At this age I was still too young to go to girl's camp. Even though she probably had to deal with bugs and even more annoying girls, at least Mom got out of the house. Poor Dad. That means he had to put up with US for a whole week! I wonder what hijinks we tried to pull on him. The excuse of "Mom lets us do it" wouldn't have flown with him. It was a novelty for us, and a trial for him. Don't let the "Yuk" fool you. A whole week with Dad was, and still, is a treat.

Thursday, August 13, 2009

Summer Fridays 2009 - Part Fourth

My Fourth of July at Caramoor was filled with flowers, friends, and fireworks.

As I was watching the fireworks, I remembered that the little toy camera shoots video! (Sometimes Auntie Nettie is a little slow...) I present here, then, my first attempts to use the editing software on the computer, and my first YouTube video! (Please to excuse the loud editorial comment mid-way through the shoot. We were very close to the fireworks and it was loud!)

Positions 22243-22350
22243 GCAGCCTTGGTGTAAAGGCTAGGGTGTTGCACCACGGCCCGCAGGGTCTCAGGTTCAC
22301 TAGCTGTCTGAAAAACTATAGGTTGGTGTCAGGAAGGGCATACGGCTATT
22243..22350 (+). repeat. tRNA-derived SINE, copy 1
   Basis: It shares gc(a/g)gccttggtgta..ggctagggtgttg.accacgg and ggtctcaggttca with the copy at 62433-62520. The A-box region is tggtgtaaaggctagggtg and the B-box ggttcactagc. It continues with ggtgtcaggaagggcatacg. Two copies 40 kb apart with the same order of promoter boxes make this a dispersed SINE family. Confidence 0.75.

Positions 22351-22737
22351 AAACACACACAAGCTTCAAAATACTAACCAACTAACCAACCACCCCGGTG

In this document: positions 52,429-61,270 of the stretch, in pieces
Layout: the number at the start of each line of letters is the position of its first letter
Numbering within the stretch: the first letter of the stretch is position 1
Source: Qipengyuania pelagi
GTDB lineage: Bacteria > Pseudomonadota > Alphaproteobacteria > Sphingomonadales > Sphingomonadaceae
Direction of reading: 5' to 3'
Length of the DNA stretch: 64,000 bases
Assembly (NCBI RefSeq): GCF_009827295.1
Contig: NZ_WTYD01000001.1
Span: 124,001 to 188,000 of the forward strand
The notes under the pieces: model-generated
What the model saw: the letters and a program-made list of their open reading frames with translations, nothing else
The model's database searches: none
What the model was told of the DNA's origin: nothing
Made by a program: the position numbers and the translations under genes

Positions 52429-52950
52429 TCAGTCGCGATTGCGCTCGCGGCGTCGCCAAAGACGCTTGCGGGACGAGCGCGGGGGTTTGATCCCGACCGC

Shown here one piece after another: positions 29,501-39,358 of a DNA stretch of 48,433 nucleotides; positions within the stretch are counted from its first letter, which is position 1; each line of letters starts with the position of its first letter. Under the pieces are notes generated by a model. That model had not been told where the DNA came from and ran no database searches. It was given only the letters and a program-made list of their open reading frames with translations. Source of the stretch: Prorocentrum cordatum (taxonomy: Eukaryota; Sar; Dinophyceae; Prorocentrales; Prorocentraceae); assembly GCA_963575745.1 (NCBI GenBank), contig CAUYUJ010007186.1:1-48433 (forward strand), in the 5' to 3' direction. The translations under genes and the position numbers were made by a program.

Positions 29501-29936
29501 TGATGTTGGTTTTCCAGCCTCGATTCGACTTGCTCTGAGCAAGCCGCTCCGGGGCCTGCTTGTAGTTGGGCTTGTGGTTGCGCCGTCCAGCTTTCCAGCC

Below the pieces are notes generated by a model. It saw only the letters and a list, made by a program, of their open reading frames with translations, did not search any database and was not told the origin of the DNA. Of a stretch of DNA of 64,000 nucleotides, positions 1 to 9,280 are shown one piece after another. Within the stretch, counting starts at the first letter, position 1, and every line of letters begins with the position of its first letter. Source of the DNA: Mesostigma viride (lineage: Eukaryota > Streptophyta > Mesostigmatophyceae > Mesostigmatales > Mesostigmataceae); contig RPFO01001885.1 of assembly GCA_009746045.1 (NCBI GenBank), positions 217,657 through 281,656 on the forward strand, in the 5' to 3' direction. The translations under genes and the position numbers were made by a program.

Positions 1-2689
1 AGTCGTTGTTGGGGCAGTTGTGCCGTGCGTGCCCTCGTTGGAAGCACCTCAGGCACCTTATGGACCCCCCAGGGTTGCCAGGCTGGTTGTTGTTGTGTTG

If you must mock (ahem, BRO!, ahem), the professional's version can be found here!

Wednesday, August 12, 2009

Library-themed Ice-Cream!

What an excellent idea. Please go and sign the petition!

"Ben & Jerry's is considering launching a library-themed ice-cream flavour, after a campaign by a New Jersey librarian gathered thousands of supporters.

Burlington county librarian Andy Woodworth already has
more than 4,400 people signed up to a Facebook group supporting his plan, which he hopes will raise awareness of libraries "in the face of stagnant or slashed state, county, and municipal budgets"

Suggestions for flavours range from Gooey Decimal System to Sh-sh-sh-sherbet. Woodworth writes on Facebook that the logic behind the scheme is that "libraries are awesome, Ben & Jerry's ice-cream is tasty, therefore a library-themed Ben & Jerry's ice-cream would be tasty awesome."